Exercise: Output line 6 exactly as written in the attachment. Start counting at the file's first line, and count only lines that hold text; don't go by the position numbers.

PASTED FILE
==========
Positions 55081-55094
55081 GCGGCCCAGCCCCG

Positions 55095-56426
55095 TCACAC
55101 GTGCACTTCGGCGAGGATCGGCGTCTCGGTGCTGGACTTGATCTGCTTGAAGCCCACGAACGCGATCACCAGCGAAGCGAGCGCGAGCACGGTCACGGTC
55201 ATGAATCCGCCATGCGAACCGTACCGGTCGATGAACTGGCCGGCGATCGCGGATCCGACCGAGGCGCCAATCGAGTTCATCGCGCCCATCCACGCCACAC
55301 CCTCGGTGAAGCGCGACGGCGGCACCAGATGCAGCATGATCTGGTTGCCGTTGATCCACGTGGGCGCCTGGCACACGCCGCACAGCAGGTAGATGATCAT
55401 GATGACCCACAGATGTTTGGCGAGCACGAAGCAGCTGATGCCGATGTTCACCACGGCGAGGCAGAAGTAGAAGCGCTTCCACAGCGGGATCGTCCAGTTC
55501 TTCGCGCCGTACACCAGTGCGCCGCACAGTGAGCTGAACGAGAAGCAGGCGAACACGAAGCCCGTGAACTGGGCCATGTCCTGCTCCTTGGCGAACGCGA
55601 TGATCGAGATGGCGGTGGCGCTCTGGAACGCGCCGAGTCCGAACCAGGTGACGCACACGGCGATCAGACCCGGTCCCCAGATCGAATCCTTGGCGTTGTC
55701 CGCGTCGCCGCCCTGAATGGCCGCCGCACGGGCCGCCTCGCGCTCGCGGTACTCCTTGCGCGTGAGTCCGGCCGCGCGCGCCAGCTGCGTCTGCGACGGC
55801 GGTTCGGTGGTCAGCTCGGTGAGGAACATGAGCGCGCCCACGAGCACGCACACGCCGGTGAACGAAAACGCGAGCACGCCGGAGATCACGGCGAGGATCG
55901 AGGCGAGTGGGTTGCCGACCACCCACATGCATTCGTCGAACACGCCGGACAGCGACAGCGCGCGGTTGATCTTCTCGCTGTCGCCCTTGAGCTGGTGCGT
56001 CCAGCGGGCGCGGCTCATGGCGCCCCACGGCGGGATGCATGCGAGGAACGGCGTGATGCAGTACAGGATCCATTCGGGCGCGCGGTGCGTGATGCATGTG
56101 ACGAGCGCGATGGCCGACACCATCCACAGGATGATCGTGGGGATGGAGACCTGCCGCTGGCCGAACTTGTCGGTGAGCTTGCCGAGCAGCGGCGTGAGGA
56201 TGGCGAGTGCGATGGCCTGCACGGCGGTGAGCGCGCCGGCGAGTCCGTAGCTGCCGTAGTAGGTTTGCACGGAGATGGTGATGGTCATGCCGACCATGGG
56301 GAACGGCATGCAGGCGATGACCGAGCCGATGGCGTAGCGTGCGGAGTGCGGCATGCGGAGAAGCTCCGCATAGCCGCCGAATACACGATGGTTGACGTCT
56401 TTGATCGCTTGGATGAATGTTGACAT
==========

55201 ATGAATCCGCCATGCGAACCGTACCGGTCGATGAACTGGCCGGCGATCGCGGATCCGACCGAGGCGCCAATCGAGTTCATCGCGCCCATCCACGCCACAC